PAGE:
The aim of the SEAS program is to cut through traditional barriers that exist between research and education by linking the process of scientific inquiry to the process of learning.
The SEAS program offers hands-on experience in marine research, to high school students and their teachers. The program plays an important role in making science accessible to young people and their schools by including the results of the research into this interactive Web site. The Web based information can accessed by other schools to aid in the teaching of science, through web-based curriculum currently being designed.
The SEAS program is run through the University Programs at Dauphin Island Sea Lab in Alabama, U.S.A.
SEAS is a innovative, new educational program established by a traditional research entity. DISL already has a nationally renowned educational program, called the Discovery Hall Program. The objectives of Discovery Hall are to increase understanding and appreciation for the marine environment by directly involving participants with dynamic, hands-on activities. Discovery Hall's marine education program includes K-12 students, teacher training/enhancement programs, teacher in-service facilities and Elderhostel seminars. Historically, the K-12 Discovery Hall Program and the University Programs have been independent of one another.
If we, as federally-supported scientists, expect a continued or increased appreciation of scientific research, then we have an obligation to link our own research directly to the surrounding communities.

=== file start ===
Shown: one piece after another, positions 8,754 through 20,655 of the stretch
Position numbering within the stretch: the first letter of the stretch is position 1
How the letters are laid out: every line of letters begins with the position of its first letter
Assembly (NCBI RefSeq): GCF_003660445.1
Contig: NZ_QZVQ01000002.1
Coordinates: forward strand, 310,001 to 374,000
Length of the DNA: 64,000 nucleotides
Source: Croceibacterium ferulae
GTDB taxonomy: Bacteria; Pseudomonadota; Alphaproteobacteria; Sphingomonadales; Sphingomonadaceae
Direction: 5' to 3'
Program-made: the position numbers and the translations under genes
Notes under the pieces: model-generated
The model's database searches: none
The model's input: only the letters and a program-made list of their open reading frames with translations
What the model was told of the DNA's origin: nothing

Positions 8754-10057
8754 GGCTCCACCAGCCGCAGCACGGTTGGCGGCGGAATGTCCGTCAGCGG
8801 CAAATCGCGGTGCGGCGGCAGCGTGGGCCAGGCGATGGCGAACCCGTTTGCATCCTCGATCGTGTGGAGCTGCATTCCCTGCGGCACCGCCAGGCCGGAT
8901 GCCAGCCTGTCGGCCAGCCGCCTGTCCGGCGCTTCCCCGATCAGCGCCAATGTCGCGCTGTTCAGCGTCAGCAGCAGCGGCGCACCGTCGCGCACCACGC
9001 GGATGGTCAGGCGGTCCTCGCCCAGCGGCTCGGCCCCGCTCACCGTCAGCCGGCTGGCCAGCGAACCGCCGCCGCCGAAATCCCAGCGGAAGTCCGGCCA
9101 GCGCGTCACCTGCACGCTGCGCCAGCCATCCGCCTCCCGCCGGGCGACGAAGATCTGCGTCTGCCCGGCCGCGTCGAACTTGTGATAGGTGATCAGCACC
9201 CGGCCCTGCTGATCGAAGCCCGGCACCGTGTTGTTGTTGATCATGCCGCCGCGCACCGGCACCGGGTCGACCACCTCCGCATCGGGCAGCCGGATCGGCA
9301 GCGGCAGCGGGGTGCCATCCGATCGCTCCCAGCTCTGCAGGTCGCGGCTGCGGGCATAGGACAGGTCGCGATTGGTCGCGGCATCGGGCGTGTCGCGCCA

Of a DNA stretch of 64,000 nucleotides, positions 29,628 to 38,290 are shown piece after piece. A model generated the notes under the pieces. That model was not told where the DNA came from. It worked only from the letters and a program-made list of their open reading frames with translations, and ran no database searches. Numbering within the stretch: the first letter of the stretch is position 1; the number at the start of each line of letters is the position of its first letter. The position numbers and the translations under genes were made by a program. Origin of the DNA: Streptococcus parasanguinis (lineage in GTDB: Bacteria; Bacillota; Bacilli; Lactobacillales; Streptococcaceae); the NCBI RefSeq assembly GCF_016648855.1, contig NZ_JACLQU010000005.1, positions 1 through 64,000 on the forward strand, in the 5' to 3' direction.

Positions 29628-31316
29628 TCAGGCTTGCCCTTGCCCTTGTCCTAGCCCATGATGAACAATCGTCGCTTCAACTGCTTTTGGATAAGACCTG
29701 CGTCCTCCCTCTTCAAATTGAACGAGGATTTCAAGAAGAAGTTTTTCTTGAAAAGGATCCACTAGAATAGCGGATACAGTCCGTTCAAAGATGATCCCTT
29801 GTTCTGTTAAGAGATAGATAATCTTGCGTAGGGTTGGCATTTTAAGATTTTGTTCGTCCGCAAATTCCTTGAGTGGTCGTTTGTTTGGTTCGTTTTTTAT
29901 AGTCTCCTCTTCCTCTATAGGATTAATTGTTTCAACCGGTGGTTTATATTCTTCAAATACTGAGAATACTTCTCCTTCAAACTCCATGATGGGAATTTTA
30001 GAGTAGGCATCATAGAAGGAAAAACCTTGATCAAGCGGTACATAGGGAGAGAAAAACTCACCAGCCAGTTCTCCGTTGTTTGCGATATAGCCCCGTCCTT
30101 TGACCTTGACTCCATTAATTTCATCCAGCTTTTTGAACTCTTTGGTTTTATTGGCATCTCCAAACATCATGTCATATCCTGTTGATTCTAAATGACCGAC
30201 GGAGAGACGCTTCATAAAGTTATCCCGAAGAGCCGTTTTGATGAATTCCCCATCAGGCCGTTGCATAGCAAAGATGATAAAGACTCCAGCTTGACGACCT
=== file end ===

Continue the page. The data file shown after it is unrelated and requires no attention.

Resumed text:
SEAS extends the learning environment, by providing access for students and teachers to participate directly in marine research in the Gulf of Mexico and for other students and teachers to interact with this research via the internet. The SEAS program provides a direct linkage between the Discovery Hall Program and the University Programs offered at DISL. This will facilitate the path of talented young people into careers in science and engineering.
Reaching out to teachers appears to be the best mechanism for getting students excited about science. A selected student-teacher team (one high school student and their teacher) will carry out a research project aboard an oceanographic cruise in the Gulf of Mexico. To expand the impact of this experience beyond the student-teacher team, graduate students will help design the research topic, providing them with valuable educational experiences. In addition, other students will share in the experience through daily updates of data and cruise information on a project-dedicated Web page.
Our goals include increasing science literacy in the public, attracting talented young persons to seek science and engineering career paths, and promoting diversity within the basic research fields.
SEAS hopes to promote diversity in science and create much needed role models for young students. This project seeks to educate both students and the general public about the principles of science. In doing so, this will encourage the public to support sound science-related legislation.
The results of the SEAS cruises' will be displayed in a unique public forum - The Estuarium at the Dauphin Island Sea Lab. This estuarine aquarium, devoted solely to the habitats of the local area, is attended by a wide range of audiences, from kindergarten classes down the street to foreign visitors from around the world.
The SEAS program is a collaboration between The Dauphin Island Sea Lab and Alabama high schools. Funding for the program has been granted by the National Science Foundation as part of Dr. Monty Graham's ongoing research through the Dauphin Island Sea Lab. It is Dr. Graham's and DISL's commitment to education that has made the SEAS program a reality.